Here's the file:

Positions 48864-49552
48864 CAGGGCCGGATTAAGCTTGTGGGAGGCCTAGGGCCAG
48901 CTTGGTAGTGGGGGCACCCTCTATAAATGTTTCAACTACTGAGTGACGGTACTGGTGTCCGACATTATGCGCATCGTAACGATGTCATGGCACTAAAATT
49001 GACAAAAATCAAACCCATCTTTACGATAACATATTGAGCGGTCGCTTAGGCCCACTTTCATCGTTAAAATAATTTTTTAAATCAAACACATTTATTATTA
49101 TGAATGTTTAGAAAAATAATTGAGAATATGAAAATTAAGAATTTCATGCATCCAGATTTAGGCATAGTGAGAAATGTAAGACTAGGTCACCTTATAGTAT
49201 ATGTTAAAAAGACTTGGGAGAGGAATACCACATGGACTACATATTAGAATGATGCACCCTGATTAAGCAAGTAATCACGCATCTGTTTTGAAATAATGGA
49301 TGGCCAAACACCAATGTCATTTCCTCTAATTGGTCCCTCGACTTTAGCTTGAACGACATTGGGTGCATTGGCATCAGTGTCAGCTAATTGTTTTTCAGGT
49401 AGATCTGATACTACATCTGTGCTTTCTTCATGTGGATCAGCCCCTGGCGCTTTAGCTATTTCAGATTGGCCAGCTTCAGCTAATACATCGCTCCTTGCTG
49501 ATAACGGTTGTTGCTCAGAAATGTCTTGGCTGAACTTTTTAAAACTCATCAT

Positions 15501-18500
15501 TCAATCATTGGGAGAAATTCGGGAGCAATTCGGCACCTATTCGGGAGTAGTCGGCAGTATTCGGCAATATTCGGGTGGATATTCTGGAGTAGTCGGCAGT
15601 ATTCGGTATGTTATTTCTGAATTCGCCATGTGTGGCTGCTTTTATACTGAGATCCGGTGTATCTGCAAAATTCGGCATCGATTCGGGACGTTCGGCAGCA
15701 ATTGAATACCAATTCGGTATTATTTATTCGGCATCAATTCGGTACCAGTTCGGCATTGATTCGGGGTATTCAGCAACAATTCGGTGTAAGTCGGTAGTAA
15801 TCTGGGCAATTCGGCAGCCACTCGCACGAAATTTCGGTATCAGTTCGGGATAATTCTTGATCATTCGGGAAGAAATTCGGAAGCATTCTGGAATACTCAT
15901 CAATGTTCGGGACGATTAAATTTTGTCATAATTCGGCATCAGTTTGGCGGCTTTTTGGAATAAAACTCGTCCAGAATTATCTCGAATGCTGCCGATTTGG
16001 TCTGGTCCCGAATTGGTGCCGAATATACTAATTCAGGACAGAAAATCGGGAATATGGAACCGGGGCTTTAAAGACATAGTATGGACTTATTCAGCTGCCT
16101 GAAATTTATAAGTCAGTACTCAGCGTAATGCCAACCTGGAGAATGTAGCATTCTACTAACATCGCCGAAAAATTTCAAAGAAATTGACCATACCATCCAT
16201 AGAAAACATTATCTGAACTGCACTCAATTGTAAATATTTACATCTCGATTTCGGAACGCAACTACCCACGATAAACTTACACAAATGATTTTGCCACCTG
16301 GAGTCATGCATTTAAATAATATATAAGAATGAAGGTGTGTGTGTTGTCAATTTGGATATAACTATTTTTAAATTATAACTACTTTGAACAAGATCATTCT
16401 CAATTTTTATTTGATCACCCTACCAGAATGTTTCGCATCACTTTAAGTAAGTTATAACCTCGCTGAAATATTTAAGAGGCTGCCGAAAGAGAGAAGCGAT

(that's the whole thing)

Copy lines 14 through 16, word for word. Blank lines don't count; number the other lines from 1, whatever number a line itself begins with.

15801 TCTGGGCAATTCGGCAGCCACTCGCACGAAATTTCGGTATCAGTTCGGGATAATTCTTGATCATTCGGGAAGAAATTCGGAAGCATTCTGGAATACTCAT
15901 CAATGTTCGGGACGATTAAATTTTGTCATAATTCGGCATCAGTTTGGCGGCTTTTTGGAATAAAACTCGTCCAGAATTATCTCGAATGCTGCCGATTTGG
16001 TCTGGTCCCGAATTGGTGCCGAATATACTAATTCAGGACAGAAAATCGGGAATATGGAACCGGGGCTTTAAAGACATAGTATGGACTTATTCAGCTGCCT